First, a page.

With modern literature and culture, from Bram Stoker’s Dracula to Anne Rice’s Lestat to Joss Whedon’s Angel and Spike, the vampire as a tragic figure has emerged. Now, the vampire is no longer an undead corpse who mindlessly drains the blood of the living. It no longer acts solely out of its primal need to sustain its life without regard to human life. Now vampires have a conscious and can choose to drink human blood or animal blood, to kill or only taste, to repent for their sins of the past or to live in lavishness. Today’s vampires are erotic and mysterious. They have the power to take whatever they want but also the power to restrain themselves out of pity for their victims or humanity. Some even have a soul and can distinguish between ‘good’ and ‘evil’.
It’s not surprising that with this dramatic shift, vampires now play a symbolic role in modern culture, and particularly within the gothic scene. One of course one doesn’t have to be ‘Goth’ to appreciate the tragic nature of the vampire, though the vast majority of those that identify with vampires are or have been at one point identified with gothic culture. Maybe I’ll talk about the connection with vamps and modern culture in another blog, but for now, I’ll discuss what people might mean when they describe themselves as real vampires (or vampyres).
Categories of Real Vampires
You pretty much have 3 categories when you discuss real vampires. The first are those that consider themselves psi or psychic vampires. These types of vampires feed on other people’s energy, whether that be prana, emotional, or sexual. We all do this at one point or another in our lives. If you’re part of a fan base that’s cheering on their team to win the championship, just being part of the whole creates an energizing feeling. Likewise, when someone’s in a bad mood that in turn effects everyone he/she has contact with, you are absorbing that negative energy. Psi vamps claim to have a greater awareness of this energy around them and can feed off other people, even filtering out the negative from the positive. Most likely, when people talk of being a vampire, they consider themselves to be of this type.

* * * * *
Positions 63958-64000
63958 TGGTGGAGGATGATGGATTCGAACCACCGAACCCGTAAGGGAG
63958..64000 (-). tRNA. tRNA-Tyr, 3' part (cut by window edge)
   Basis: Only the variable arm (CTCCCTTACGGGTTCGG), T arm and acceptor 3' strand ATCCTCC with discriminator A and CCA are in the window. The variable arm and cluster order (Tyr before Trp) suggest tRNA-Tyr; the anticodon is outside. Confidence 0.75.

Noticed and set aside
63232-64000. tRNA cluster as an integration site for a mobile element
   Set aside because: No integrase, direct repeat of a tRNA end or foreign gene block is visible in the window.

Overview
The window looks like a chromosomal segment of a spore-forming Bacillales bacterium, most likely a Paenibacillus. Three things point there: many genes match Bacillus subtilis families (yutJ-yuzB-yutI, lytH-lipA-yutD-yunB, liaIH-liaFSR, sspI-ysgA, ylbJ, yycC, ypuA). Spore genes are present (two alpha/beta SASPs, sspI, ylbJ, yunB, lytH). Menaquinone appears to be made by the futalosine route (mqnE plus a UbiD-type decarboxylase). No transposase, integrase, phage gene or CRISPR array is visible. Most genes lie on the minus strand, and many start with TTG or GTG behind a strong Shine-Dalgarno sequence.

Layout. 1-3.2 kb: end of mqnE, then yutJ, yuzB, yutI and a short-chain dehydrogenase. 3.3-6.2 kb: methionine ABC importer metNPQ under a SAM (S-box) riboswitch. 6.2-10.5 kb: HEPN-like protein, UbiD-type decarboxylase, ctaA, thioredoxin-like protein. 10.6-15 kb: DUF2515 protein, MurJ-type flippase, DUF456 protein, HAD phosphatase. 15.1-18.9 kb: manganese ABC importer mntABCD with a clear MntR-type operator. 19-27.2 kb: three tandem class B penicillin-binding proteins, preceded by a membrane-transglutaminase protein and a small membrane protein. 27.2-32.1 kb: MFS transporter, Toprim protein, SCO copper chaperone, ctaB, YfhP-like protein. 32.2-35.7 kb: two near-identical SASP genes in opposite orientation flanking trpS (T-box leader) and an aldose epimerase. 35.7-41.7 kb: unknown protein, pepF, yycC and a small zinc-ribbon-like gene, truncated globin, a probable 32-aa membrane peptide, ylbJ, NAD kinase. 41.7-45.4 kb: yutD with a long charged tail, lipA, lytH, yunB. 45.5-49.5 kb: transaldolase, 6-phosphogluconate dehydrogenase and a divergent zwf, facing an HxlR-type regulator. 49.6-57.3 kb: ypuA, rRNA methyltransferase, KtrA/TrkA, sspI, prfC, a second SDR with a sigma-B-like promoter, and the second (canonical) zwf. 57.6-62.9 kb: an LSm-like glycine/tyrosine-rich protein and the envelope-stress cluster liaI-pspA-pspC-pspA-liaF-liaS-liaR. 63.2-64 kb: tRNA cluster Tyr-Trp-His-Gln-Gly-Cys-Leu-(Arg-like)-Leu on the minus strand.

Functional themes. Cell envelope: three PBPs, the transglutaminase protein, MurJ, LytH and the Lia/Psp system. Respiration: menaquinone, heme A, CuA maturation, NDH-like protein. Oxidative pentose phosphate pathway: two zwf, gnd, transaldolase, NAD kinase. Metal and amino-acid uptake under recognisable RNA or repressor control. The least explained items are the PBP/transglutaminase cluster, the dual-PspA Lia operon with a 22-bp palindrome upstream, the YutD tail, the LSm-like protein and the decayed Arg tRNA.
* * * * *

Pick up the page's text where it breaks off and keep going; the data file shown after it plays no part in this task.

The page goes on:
The second type are those that literally feed of another’s blood. They usually have someone, called a donor, that they feed from – mind you, they almost always know this person very well and are certain they are disease free. They may take a more BDSM approach and use the blood drinking more in an erotic context.
The third type are those that are not of the first two types but still associate with the vampire to the point where they might imitate the literary vampire’s style of dress, or believe themselves to be light sensitive or another characteristic of a vampire. Usually, they tend to be teens/college age and are going though that coming of age questioning the meaning of life and their place in it. They may see the world against them and long for the dominating powers of the vampire or see the vampire’s drinking blood from the neck as highly erotic. They might also wish for immortality, or the freedom from society’s stereotypes and rule. After all, vampires are no longer human beings subject to the laws that govern humans. They are now creatures of the night that are driven by their animal natures to feed off their prey – the noble savage that just enacts its role without constrains of ‘good’ and ‘evil’ placed upon it.